What I love about Cussler's books as his attention to detail, especially the historical aspects that often kick off one of his stories. That said, despite the amount of depth to his work, you're swept away by the story simply because his characterisation is so good.
From the lead character of Dirk Pitt and his cohorts through to the people they meet along the way, every single person is vividly drawn, as are the international settings.
Sahara is an eco-thriller at heart, too – but not the chest-beating type. You can feel the heat coming off the desert between the pages, the desperation as Dirk and co try to stop the bad guys and although you know the good guys always win in the end, it's still an adrenaline rush to turn the pages and find out what happens next.
With Bond-esque thrills and panache aplenty, it’s an action-packed thrill ride that doesn’t let up until the final action-packed finale.
Robert Harris, Archangel
(pub date: 1998)
From the publisher:
Historian Fluke Kelso is in Moscow, attending a conference on recently unclassified Soviet papers, when an old veteran of the Soviet secret police visits his hotel room in the dead of night. He tells Kelso about a secret notebook belonging to Josef Stalin, stolen on the night of his death.
Though Kelso expects little, he agrees to investigate. But in the new Russia, swirling with dark money and falling into the grip of anonymous oligarchs, a man seeking the truth is a dangerous quantity. Eyes are turning his way.
Kelso must survive the violent political intrigue and decadence of Moscow before he can venture to the icy north. There, in the vast forests surrounding the White Sea port of Archangel, Kelso's quest soon becomes a terrifying encounter with Russia's unburied past - and Stalin's last secret.
What could have been a standard political thriller becomes something much much more thanks to the skill of Harris’s storytelling chops. Like Cussler, his research is impeccable which makes his stories so compelling.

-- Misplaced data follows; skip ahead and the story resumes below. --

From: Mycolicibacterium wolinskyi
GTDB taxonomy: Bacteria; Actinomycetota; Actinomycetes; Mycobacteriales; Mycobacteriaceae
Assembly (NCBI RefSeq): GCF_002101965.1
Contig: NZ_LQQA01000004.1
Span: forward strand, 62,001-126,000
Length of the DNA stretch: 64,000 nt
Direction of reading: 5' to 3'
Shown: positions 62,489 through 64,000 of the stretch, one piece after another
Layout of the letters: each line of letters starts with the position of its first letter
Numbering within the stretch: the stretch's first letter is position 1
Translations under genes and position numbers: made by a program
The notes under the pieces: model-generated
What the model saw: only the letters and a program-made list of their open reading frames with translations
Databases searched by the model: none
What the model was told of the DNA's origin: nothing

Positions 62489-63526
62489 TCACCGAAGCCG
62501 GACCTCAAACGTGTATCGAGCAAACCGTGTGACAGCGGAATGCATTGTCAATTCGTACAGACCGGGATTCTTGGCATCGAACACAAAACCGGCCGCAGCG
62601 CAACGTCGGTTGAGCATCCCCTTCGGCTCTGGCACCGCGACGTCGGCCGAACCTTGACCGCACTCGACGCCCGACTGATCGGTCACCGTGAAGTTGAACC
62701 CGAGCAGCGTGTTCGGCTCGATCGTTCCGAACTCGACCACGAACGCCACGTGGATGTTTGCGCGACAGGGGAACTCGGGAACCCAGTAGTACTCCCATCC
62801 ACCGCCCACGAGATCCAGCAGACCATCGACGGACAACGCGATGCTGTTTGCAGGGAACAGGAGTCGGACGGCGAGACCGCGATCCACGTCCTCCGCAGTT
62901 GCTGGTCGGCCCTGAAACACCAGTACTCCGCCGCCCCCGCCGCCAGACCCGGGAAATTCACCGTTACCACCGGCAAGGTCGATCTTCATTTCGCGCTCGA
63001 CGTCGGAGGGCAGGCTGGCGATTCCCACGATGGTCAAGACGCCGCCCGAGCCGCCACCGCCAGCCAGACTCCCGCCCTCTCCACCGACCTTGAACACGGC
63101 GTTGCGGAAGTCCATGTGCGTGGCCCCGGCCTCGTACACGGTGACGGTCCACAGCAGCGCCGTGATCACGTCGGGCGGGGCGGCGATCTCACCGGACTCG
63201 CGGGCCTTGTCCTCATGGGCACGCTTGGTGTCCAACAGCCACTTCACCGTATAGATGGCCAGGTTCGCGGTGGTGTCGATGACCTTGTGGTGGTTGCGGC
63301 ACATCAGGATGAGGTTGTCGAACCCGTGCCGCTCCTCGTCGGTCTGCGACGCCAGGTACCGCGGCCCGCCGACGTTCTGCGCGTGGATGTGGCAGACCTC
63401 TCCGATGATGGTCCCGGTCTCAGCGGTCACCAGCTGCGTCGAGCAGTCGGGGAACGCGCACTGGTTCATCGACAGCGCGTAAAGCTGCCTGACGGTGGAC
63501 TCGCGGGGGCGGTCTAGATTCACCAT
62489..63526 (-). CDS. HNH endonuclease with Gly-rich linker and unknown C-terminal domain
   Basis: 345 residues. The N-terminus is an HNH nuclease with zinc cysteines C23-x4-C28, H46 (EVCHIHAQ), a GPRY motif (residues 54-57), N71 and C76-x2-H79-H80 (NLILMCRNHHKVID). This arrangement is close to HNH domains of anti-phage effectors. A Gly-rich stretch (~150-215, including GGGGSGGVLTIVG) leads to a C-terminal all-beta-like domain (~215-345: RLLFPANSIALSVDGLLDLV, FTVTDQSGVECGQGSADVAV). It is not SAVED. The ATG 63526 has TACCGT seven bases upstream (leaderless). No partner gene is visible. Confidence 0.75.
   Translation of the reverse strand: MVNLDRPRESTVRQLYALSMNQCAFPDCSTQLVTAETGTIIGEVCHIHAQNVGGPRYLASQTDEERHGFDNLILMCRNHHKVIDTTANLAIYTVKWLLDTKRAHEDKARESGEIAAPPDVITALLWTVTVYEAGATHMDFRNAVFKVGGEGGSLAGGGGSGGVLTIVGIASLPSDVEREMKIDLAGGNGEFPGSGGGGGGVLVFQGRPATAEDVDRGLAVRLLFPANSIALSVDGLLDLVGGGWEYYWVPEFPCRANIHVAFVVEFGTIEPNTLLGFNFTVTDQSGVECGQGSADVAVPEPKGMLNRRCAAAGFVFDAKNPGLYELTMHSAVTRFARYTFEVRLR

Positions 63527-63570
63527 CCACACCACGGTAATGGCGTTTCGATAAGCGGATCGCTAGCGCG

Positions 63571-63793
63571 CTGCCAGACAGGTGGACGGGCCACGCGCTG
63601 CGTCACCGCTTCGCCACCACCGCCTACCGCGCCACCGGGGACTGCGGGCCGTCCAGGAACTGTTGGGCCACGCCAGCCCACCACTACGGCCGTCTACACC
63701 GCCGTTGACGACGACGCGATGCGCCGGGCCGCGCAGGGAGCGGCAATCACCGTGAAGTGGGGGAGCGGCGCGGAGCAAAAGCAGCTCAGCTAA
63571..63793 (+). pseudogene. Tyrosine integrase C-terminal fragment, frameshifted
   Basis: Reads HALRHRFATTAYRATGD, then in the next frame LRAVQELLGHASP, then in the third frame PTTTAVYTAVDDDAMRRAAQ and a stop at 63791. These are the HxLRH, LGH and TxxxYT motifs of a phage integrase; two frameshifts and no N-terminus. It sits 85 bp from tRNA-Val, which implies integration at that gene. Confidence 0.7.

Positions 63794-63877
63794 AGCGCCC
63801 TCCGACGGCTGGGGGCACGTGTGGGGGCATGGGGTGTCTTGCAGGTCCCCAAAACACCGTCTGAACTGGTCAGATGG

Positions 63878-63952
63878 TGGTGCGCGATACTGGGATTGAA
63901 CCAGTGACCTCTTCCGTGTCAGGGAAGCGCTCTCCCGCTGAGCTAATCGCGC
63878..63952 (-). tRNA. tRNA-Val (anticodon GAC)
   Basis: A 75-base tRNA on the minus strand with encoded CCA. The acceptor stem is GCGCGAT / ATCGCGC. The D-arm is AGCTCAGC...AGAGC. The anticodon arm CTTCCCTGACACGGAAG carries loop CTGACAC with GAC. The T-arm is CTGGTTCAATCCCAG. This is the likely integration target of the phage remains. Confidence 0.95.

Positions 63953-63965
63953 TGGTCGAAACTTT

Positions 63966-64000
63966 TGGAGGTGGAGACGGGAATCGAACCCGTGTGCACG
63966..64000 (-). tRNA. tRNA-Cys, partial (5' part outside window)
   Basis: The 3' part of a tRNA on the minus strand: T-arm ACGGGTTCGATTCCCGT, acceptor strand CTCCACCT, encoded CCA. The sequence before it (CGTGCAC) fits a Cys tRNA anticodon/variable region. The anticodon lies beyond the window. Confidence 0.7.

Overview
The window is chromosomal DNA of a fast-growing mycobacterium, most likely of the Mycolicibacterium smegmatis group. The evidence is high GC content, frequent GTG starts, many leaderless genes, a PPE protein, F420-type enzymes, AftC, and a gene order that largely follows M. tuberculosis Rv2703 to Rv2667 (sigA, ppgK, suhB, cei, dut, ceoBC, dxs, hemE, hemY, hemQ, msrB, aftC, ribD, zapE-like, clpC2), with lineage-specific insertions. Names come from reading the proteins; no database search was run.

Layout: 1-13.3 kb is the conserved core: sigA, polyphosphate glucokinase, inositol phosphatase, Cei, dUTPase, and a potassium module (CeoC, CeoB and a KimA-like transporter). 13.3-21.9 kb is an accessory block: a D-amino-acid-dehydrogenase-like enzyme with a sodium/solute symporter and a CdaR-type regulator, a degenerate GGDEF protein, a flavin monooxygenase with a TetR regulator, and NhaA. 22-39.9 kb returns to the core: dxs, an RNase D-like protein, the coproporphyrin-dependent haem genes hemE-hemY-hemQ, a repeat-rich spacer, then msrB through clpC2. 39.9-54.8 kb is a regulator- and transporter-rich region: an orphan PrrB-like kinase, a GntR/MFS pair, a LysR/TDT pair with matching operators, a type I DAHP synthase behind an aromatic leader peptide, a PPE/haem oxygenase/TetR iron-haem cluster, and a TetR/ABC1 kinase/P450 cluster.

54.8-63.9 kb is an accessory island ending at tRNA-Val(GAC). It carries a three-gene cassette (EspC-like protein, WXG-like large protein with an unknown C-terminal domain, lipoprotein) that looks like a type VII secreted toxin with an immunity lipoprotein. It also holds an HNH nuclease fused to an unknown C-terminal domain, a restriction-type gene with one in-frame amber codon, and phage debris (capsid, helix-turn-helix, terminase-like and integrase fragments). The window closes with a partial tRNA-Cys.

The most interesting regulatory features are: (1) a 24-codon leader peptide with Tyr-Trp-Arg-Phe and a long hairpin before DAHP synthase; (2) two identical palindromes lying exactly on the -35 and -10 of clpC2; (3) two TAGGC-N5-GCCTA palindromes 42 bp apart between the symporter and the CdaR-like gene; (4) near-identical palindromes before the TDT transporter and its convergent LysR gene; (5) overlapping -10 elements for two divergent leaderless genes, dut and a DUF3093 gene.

I loved reading Archangel the first time because of the "what if?" element. There are so many true facts wound throughout the story that when you reach the shocking ending there's a part of you that can't help thinking that maybe, just maybe this could be possible.
Despite the heavy subject matter, Harris pulls along the reader with a mixture of intrigue and edge of your seat suspense.
This is a master storyteller at his best, and Archangel remains one of my top favourite crime thrillers.
Lee Child, Killing Floor
(pub date: 1997)
From the publisher:
Jack Reacher jumps off a bus and walks fourteen miles down a country road into Margrave, Georgia. An arbitrary decision he's about to regret.
Reacher is the only stranger in town on the day they have had their first homicide in thirty years.The cops arrest Reacher and the police chief turns eyewitness to place him at the scene. As nasty secrets leak out, and the body count mounts, one thing is for sure.
They picked the wrong guy to take the fall.
This, the book that kickstarted the legendary Jack Reacher series, is as fresh to read now as it was when it was originally published.
My first copy was a battered second-hand paperback that I read a couple of years after it was released, and by the time I'd finished the second chapter I knew this was a character I would stick with for life.
Reacher’s brutal, no-nonsense approach to trouble sees him doggedly pursuing the truth – and delivering his own trademark sense of justice.
With precision narrative and a wonderful sense of place, as well as moments of humour that underline Reacher’s responses, it’s no wonder this series has endured.
Robert Ludlum, The Bourne Identity
(pub date: 1980)
From the publisher:
He was dragged from the sea, his body riddled with bullets. There are a few clues: a frame of microfilm surgically implanted beneath the skin of his hip; evidence that plastic surgery has altered his face; strange things he says in his delirium, which could be code words. And a number on the film negative that leads to a bank account in Zurich, four million dollars and a name for the amnesiac: Jason Bourne.
Now he is running for his life. A man with an unknown past and an uncertain future, the target of assassins and at the heart of a deadly puzzle. He's fighting for survival and no one can help him - except the one woman who once wanted to escape him ...
Admittedly, I watched the film first but reading the book for the first time filled in all the gaps and solidified Jason Bourne as one of spies who brought the genre up to date for the late twentieth century.
The thrilling opening – a stranger with amnesia pulled from a churning sea, his origins unknown to himself or his rescuers – sets the scene for an iconic action-packed crime thriller, with Bourne on the run from the people who once controlled every aspect of his life as a government-sponsored assassin.
I love this book both as a reader and writer – Ludlum’s standalone crime thrillers are also recommended, but it’s his series character Jason Bourne who has endured and inspired for the past three decades.